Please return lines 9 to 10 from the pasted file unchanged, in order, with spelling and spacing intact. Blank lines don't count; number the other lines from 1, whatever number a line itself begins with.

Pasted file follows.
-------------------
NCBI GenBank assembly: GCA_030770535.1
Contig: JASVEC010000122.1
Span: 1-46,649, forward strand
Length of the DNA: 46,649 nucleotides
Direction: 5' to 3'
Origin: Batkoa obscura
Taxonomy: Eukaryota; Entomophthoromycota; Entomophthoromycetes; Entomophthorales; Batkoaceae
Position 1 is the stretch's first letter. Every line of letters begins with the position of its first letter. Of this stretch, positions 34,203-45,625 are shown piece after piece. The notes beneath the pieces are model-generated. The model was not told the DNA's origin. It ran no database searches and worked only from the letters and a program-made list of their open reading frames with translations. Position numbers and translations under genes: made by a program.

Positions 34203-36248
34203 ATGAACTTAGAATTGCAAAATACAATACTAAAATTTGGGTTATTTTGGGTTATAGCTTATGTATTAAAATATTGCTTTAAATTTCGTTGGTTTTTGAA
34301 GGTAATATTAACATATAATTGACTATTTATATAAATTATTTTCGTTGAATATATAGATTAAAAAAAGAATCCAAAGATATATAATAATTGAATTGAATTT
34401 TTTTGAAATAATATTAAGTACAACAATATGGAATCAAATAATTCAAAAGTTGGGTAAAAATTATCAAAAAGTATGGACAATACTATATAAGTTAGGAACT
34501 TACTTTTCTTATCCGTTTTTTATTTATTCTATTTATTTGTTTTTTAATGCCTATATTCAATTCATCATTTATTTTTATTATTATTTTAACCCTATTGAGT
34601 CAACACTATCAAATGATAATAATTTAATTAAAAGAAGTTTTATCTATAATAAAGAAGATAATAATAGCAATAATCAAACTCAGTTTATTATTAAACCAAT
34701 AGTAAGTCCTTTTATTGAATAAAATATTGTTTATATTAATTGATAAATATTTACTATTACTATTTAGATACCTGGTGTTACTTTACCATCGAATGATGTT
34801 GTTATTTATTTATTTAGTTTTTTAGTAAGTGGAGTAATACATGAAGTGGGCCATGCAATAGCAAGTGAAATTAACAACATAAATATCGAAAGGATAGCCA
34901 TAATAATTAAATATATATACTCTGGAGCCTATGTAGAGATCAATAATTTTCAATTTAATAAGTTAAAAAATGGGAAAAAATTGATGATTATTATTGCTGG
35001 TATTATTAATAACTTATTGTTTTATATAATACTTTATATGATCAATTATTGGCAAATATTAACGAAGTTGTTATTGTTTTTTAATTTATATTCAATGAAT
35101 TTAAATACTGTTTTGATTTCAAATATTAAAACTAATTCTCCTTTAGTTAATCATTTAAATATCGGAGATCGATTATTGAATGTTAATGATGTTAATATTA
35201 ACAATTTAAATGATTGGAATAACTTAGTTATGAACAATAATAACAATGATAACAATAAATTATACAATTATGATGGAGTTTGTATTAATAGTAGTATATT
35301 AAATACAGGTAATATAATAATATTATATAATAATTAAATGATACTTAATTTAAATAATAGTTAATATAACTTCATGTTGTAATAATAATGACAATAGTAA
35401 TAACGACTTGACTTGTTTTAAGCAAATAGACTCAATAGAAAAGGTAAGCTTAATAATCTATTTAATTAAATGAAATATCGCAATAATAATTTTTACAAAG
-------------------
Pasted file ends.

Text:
Positions 34203-36248
34203 ATGAACTTAGAATTGCAAAATACAATACTAAAATTTGGGTTATTTTGGGTTATAGCTTATGTATTAAAATATTGCTTTAAATTTCGTTGGTTTTTGAA